‘Brink of Collapse’: How Frozen Assets & Halted Foreign Aid Are Impacting the Afghan People
People wait to withdraw money outside a bank on September 29, 2021, in Kabul, Afghanistan. (Husnul Mahab Azizi ATPImages/Getty Images)
Even before the Taliban took over Afghanistan in mid-August, the country was facing a drought, the ravages of the COVID pandemic, and mass displacement driven by the conflict between the Taliban and the Afghan army, with civilian casualties reaching record levels.
Under the now-collapsed, Western-backed government led by President Ashraf Ghani, 43% of Afghanistan’s GDP came from foreign aid, according to the World Bank. About 75% of public spending was funded by foreign aid grants. Ninety percent of Afghans lived on an income of less than $2 a day, and an estimated 18.4 million people — nearly half the country’s population — were in need of humanitarian aid.
And then came the freezing of assets and international aid, a move intended to halt the flow of money to the Taliban that risks making collateral victims of the country’s people — and one that reportedly came up at talks between the United States and the Taliban last weekend in Doha, Qatar.
Neither party has announced any agreements stemming from those talks.
With the people of Afghanistan facing an uncertain future, as reported by correspondent Najibullah Quraishi in the upcoming FRONTLINE documentary Taliban Takeover, aid workers and experts say humanitarian measures taken so far by the U.S. and the international community are not sufficient to offset what could amount to a total breakdown of public services.
‘Make or Break Moment’
Directly after the Taliban took power on Aug. 15, the U.S. blocked access to billions of dollars in Afghan central bank reserves held in the U.S. On Aug. 17, the European Union suspended development funding — long-term aid that supported projects ranging from healthcare to agriculture and law enforcement — to Afghanistan but said it would maintain humanitarian aid and observe what kind of government the Taliban formed. Germany and Finland announced a halt to development aid the same day.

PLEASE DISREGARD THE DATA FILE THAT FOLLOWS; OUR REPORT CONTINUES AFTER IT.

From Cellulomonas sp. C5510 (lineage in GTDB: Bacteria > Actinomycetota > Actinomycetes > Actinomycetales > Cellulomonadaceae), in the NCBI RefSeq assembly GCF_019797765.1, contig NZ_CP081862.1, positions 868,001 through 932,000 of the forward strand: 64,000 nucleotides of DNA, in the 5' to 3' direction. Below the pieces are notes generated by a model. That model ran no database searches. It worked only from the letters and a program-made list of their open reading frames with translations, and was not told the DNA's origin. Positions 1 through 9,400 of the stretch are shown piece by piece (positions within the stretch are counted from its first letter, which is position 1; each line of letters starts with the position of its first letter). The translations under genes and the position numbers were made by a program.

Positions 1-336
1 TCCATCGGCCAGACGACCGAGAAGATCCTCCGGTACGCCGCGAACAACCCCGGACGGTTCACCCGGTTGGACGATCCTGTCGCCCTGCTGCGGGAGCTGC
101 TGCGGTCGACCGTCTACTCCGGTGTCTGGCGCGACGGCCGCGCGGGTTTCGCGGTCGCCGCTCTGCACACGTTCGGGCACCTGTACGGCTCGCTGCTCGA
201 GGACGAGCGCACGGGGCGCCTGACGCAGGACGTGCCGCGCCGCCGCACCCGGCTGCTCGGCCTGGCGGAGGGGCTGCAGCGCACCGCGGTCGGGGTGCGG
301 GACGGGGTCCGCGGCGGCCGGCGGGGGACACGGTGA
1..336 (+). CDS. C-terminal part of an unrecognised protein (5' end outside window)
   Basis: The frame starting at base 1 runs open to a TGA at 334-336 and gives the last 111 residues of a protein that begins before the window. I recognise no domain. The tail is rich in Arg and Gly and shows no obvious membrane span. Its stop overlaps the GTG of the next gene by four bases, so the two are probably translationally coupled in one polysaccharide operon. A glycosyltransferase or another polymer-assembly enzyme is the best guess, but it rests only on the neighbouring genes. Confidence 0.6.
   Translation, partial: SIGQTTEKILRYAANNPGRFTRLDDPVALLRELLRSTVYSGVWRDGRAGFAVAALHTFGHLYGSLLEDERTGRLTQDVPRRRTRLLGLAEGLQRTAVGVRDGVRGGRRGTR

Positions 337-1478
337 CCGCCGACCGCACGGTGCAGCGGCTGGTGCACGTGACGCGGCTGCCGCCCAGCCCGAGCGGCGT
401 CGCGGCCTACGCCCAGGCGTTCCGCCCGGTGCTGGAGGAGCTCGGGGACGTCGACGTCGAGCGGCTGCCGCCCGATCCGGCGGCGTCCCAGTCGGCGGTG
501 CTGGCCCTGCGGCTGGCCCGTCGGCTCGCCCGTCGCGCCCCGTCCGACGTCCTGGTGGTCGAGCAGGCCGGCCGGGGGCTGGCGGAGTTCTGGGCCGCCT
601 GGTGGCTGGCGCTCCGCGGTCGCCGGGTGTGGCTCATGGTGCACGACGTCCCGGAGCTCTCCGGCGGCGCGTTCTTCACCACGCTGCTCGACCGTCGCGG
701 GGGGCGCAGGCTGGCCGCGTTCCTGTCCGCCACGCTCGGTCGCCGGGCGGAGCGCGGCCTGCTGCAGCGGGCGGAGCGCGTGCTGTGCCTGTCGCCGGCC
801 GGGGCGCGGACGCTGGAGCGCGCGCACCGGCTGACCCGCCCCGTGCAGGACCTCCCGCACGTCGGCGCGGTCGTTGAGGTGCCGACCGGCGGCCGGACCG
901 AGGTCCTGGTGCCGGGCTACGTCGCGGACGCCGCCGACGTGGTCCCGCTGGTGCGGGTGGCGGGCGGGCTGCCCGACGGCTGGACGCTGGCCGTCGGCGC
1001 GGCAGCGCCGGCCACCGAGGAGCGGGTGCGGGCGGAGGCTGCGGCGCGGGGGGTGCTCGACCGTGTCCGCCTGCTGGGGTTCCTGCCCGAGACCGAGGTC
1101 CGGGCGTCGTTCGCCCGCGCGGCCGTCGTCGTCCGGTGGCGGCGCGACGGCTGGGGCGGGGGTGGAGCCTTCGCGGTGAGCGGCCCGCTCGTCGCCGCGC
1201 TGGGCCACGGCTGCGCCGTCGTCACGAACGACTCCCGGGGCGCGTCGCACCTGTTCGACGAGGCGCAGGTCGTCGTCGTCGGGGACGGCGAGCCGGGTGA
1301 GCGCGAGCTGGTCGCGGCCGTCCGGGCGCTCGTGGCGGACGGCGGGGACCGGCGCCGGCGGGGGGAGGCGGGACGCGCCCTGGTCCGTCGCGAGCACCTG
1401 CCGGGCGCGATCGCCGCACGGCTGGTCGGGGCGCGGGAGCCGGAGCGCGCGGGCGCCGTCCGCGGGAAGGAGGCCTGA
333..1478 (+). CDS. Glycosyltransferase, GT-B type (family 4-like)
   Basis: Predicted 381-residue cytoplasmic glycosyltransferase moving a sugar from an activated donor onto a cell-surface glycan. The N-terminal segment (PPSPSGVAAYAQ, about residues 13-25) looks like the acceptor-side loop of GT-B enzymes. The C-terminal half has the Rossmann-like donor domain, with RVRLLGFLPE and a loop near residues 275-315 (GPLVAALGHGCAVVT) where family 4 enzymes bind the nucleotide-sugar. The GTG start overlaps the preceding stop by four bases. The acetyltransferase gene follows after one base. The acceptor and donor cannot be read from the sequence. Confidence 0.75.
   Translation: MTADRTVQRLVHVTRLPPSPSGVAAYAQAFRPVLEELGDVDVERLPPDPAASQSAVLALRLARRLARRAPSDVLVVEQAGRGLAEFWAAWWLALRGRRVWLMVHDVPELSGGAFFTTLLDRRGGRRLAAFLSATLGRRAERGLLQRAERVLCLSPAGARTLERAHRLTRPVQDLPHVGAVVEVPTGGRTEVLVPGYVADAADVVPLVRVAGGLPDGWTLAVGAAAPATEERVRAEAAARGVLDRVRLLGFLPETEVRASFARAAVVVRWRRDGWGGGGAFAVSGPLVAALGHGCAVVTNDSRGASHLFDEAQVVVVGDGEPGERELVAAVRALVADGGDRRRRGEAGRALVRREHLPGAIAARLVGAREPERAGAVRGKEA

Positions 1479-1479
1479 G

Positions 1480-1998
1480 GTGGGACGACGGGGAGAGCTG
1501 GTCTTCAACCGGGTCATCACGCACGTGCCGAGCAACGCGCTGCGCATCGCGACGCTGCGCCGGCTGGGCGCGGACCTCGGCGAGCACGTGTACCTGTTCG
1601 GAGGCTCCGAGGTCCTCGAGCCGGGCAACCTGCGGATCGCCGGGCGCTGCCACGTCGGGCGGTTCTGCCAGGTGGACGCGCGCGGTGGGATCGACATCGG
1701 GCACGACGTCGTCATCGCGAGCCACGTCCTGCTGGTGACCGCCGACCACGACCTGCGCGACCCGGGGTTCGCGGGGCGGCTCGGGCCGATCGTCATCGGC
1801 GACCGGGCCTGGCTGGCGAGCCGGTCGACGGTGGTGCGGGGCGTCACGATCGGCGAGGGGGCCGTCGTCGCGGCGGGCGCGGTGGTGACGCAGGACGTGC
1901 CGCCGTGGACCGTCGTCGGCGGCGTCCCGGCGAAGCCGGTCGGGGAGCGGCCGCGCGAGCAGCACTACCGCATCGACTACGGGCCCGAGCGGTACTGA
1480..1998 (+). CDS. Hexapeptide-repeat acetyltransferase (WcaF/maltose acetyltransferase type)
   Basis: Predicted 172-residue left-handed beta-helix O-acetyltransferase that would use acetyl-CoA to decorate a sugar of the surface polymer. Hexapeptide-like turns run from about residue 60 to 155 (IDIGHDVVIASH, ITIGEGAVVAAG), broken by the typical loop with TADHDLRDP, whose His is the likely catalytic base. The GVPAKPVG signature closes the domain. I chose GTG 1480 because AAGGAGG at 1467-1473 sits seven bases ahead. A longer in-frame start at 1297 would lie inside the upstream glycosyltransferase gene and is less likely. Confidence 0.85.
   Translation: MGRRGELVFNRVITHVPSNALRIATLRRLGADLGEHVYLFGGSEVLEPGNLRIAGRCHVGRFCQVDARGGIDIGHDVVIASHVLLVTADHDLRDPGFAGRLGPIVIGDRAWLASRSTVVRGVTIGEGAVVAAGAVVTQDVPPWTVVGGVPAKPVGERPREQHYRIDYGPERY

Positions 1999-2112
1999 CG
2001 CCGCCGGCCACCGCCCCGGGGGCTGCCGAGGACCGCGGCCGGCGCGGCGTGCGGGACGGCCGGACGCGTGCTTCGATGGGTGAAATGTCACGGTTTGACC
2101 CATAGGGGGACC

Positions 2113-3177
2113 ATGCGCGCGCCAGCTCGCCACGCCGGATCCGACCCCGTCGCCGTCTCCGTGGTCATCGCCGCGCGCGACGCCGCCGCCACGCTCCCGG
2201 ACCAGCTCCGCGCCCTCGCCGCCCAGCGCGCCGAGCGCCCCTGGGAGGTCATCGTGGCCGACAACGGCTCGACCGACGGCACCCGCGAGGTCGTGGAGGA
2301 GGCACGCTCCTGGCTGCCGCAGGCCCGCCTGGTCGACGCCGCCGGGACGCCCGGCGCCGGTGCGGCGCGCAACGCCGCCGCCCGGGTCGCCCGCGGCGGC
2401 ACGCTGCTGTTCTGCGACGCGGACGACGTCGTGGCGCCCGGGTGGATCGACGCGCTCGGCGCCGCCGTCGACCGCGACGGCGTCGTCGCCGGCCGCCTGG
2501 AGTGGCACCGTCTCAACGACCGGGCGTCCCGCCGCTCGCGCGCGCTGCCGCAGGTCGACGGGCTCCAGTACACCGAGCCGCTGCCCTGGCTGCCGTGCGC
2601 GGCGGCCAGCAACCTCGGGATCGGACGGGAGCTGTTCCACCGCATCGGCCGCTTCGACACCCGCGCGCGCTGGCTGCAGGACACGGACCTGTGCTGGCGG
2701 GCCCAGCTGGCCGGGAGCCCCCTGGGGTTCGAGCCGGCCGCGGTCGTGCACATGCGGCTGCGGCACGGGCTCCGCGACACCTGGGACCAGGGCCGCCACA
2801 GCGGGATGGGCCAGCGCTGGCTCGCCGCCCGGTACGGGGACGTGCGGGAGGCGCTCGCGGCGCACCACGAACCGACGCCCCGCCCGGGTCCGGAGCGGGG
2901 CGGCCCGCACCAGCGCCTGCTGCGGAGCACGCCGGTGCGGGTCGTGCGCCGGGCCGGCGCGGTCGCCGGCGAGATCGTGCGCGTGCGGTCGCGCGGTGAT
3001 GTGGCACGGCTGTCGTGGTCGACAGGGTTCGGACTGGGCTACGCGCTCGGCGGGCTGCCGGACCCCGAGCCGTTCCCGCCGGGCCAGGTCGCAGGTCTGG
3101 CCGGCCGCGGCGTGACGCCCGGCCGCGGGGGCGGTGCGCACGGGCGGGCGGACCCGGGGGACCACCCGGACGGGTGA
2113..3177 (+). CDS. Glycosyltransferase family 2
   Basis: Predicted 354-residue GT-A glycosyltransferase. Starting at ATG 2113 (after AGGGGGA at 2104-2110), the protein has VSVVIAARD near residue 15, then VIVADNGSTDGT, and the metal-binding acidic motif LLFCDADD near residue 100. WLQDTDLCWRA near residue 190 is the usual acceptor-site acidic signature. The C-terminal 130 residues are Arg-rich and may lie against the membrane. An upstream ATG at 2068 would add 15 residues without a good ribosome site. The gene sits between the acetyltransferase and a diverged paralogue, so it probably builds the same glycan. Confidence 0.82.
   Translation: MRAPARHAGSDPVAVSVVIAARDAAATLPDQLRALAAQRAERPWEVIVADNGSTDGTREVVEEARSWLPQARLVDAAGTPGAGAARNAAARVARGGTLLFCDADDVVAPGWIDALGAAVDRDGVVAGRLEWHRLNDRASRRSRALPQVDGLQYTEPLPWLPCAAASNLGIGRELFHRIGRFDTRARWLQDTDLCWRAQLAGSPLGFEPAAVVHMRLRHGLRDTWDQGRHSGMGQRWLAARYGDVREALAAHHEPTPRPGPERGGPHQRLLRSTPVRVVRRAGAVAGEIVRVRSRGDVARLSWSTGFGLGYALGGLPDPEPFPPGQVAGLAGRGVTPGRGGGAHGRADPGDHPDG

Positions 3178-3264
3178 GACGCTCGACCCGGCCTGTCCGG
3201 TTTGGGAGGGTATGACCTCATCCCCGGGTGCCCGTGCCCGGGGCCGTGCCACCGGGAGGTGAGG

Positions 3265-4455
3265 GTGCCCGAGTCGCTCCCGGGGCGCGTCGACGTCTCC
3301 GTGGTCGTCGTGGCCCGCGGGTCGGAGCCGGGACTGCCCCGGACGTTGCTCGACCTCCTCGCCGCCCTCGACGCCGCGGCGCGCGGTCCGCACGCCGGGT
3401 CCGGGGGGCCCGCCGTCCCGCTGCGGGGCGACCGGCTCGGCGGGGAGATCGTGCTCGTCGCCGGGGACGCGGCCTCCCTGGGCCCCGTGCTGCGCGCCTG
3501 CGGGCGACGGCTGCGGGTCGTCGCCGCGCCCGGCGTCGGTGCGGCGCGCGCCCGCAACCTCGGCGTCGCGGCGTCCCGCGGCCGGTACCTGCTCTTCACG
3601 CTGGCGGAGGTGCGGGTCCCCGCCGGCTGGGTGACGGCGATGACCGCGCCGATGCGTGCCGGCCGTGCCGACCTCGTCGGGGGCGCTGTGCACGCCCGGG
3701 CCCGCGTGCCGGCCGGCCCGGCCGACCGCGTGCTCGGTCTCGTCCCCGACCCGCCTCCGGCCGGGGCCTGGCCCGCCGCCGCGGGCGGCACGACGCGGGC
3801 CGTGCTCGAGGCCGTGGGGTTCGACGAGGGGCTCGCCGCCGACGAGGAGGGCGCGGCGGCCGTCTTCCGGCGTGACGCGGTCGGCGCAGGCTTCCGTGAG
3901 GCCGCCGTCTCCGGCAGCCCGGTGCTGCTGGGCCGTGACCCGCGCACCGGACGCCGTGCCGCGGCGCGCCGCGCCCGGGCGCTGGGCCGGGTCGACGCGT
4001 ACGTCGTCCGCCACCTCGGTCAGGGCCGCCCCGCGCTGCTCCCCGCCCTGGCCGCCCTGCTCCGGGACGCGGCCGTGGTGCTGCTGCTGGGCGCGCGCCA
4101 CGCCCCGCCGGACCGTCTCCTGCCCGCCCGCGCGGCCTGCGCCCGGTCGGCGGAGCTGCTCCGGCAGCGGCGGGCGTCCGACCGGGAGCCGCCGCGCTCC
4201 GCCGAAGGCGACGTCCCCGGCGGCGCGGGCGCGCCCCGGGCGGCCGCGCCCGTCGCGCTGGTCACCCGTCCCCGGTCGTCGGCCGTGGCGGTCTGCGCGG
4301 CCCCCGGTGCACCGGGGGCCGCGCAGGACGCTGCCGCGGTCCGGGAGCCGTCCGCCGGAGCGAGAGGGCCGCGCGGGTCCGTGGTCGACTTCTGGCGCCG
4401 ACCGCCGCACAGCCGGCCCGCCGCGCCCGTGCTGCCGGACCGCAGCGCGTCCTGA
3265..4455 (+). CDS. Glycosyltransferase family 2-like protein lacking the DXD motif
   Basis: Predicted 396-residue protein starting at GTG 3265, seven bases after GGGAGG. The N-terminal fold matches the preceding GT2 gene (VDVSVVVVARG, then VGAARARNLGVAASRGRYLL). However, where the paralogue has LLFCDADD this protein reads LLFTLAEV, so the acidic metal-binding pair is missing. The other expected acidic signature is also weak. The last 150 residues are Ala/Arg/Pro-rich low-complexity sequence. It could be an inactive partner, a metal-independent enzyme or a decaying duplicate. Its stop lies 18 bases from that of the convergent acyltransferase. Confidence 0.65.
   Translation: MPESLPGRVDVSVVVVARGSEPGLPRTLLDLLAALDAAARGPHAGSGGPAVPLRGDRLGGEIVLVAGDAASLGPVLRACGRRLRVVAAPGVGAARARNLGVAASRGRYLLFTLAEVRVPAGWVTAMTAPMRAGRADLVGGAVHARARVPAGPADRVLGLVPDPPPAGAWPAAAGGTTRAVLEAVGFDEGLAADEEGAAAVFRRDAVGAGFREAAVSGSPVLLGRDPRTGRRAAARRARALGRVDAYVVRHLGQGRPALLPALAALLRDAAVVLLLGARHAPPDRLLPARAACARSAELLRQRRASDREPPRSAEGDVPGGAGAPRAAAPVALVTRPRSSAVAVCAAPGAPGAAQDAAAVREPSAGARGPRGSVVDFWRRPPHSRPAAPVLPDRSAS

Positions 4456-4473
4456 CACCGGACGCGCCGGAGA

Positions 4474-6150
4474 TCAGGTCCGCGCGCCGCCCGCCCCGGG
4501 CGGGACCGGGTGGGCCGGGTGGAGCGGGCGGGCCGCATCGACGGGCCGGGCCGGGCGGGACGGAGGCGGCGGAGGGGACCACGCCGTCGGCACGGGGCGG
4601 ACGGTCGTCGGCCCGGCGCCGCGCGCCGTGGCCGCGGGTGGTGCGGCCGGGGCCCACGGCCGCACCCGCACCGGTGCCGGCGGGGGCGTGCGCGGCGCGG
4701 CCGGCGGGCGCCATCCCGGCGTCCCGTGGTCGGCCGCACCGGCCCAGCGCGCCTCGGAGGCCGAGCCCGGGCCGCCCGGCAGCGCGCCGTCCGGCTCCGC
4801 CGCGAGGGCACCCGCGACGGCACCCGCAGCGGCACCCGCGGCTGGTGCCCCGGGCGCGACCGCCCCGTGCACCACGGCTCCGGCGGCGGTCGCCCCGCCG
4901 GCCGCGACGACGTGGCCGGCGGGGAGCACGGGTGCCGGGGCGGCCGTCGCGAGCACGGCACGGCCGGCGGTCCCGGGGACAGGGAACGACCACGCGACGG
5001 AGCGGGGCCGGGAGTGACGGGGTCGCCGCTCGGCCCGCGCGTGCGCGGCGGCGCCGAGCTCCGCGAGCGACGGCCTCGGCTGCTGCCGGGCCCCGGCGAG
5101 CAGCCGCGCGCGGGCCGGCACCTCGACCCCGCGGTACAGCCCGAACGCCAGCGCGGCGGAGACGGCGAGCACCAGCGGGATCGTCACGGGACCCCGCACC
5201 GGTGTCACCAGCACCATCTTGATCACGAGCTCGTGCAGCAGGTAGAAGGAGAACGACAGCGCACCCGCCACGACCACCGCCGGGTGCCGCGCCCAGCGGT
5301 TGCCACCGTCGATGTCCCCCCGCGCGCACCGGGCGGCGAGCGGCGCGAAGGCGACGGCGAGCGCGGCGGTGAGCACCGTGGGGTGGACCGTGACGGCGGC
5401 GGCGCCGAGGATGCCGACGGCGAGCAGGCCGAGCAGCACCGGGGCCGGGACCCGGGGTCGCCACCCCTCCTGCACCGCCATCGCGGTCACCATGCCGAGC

On Aug. 18, the International Monetary Fund paused the release of more than $400 million in funds, citing “a lack of clarity within the international community regarding recognition of a government in Afghanistan.” On Aug. 24, the World Bank also stopped disbursing aid money earmarked for the country.
The asset and aid freezes were meant to keep money out of the Taliban’s hands until more was known about how the group would govern and how it would treat Afghan citizens.
But the effects have been felt far beyond Taliban leadership.
“The freezing of the national reserves and the drying up of all types of aid to the country has sent financial shockwaves in the country, and the economy is on the brink of collapse,” said Ibraheem Bahiss, a consultant on Afghanistan with the International Crisis Group, a nonprofit that focuses on preventing and resolving armed conflicts.
On Monday, United Nations Secretary General Antonio Guterres warned that this was a “make or break moment” for Afghanistan, saying, “Right now, with assets frozen and with development aid paused, the economy is breaking down.” He called on the world to inject liquidity into the Afghan economy to prevent its collapse, while avoiding channeling cash through the Taliban. Urging the Taliban to uphold their promises to protect the rights of all Afghans, especially women and girls, Guterres said, “the main responsibility for finding a way back from the abyss lies with those who are now in charge in Afghanistan.”